What are the 4 benefits of a good interview?
- Symptom resolution
- Improved med compliance
- Increased Trust
- Decreased Risk of being sued
What is most important to determining whether a physician will get sued?
What reasons are typically cited during malpractice litigation?
Quality of the doctor-patient relationship
- didn't listen
- didn't return phone calls
- didn't spend enough time
- didn't answer questions
- didn't respect patient's condition
What are patients looking for in physician?
What AREN'T they looking for?
- treats patient with respect
- listens carefully
- easy to talk to
- spends enough time with patient
Patients are less concerned with the technical quality of their care
What is the biopsychosocial model?
Interplay of the patient's biological, psychological, social, and spiritual systems contributing to the health (or disease) of the patient
What are the four models of doctor-patient interaction?
Describe each model.
- autocratic, doctor makes decisions for the patient
- doctor dispenses information, but the patient is the ONLY one making the decision
- Doctor and patient share decision making based on knowledge of patients' values
- Doctor shares information, but advocates for a particular action
What is transference?
What is countertransference?
Transference is an unconcious process in which the patient imposes aspects of past relationships into the doctor-patient relationship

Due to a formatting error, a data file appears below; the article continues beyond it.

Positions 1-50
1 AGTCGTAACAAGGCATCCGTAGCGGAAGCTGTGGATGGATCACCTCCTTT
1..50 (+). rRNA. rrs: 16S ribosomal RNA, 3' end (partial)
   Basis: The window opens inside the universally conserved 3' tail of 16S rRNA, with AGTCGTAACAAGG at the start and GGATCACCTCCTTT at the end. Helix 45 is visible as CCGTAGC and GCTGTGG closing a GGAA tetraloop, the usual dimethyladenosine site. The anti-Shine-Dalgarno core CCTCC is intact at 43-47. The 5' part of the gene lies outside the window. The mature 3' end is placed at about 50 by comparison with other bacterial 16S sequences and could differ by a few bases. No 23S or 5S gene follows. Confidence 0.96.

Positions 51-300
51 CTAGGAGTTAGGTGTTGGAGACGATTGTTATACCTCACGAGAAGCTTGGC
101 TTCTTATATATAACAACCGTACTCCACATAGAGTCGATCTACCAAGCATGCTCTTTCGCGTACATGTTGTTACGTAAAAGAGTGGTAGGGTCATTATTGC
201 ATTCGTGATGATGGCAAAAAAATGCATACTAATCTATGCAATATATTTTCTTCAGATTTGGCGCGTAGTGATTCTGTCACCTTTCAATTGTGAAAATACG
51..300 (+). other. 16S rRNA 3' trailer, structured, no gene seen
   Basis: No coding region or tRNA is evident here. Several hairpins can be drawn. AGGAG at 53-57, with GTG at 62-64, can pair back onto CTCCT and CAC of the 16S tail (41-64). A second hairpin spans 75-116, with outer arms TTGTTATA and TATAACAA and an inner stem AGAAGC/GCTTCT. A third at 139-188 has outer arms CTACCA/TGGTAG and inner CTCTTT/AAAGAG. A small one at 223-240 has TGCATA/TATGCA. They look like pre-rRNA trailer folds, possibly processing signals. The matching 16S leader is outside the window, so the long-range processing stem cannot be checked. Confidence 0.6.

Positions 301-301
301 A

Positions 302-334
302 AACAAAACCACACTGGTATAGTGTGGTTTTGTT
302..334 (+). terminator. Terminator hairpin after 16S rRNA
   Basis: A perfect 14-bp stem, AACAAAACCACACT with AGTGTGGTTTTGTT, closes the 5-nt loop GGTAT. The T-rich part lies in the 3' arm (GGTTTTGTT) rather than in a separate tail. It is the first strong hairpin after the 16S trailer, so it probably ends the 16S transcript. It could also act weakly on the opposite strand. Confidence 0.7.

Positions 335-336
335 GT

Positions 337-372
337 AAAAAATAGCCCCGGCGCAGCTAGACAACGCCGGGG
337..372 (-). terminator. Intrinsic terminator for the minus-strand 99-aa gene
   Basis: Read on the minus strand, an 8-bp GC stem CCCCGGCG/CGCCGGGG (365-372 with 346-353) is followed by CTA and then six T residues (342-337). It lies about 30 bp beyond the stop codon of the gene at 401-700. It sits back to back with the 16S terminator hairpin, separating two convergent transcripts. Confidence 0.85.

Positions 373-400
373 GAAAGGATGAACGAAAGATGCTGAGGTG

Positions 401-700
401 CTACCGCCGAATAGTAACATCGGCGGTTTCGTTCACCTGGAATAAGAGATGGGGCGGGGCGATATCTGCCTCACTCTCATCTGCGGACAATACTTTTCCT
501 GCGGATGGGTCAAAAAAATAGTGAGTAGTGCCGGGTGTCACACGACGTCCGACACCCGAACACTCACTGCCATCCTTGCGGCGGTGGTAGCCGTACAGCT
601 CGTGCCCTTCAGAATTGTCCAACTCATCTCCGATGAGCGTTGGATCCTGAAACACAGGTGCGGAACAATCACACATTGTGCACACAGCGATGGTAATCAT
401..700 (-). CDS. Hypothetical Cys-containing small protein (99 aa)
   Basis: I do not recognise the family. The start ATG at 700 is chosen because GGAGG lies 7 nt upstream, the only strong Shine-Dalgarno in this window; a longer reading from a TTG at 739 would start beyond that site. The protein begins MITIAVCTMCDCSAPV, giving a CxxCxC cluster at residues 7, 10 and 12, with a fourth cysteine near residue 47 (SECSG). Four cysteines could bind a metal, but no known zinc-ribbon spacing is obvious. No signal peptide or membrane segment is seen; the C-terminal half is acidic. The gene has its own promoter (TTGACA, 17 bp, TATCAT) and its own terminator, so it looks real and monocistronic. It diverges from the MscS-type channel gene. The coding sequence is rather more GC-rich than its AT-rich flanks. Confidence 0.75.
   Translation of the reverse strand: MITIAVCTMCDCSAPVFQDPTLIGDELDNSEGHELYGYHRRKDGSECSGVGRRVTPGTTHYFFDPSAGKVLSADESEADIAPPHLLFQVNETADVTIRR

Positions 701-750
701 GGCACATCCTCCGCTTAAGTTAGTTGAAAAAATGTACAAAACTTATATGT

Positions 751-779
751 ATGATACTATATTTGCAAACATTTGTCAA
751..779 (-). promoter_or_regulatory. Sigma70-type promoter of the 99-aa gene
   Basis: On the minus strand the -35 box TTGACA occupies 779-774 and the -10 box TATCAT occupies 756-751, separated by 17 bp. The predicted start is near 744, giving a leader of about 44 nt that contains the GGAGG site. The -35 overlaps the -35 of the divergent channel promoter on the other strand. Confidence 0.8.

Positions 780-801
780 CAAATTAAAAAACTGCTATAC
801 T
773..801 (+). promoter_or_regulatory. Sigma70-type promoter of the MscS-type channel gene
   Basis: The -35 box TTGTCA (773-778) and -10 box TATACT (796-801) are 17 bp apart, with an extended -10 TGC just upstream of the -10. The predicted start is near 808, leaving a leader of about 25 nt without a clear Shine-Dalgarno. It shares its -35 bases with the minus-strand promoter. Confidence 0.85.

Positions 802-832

Countertransference is the unconcious process in which the doctor imposes aspects of past relationships into the doctor-patient relationship
According to Othmer and Othmer, what are the six strategies for developing rapport?
- Put patient at ease
- Express compassion for patient pain
- Become an ally to the patient
- Show expertise
- Establish authority as physician, therapist
- Balance roles of listener, expert, and authority
What is the "content" of an interview?
What is the "process" of an interview?
Content is what is literally being said
Process is any non-verbal or unconscious reactions
When are open-ended questions most effective?
When are close-ended questions most effective?
Most effective at the beginning of the interview to build rapport
Most effective at the middle/end of the interview to establish a diagnosis
What is facilitation?
What is reflection?
Facilitation is verbal or non-verbal means of encouraging the patient to continue their story (EG nodding head, "go on" etc)
Reflection is supportive restating and summarizing of the patient's concerns
What is clarification?
What is redirection?
Clarification is gentle questioning of the patient to clarify a point.
Redirection is an attempt to move the patient back to the topic. Should initially be polite, but may need to be blunt.
What are the best uses for silence during an interview?
What is the best way to use confrontation during an interview?
What is summation?
Use silence sparingly to give the the patient permission to continue
Sometimes necessary, but should be done with the "Columbo" approach (fat, dumb, and happy)
Summarizing the information the patient has given you.
What is explanation?
What is Transition?
Using layman's terms to concisely explain the diagnosis and the therapy.
Smoothly moving from one topic to another
What is positive reinforcement?
Letting the patient know that they can share anything with the doctor, no matter how painful or embarrassing.
What is self-revelation?
What is reassurance?
What are the dangers of using these techniques?
Self-revelation is telling the patient information about yourself to build rapport. It is important to know where the line of a professional relationship is though and not overshare.
Reassurance is communication that puts the patient at ease. It is important not to give false reassurance, which is essentially lying.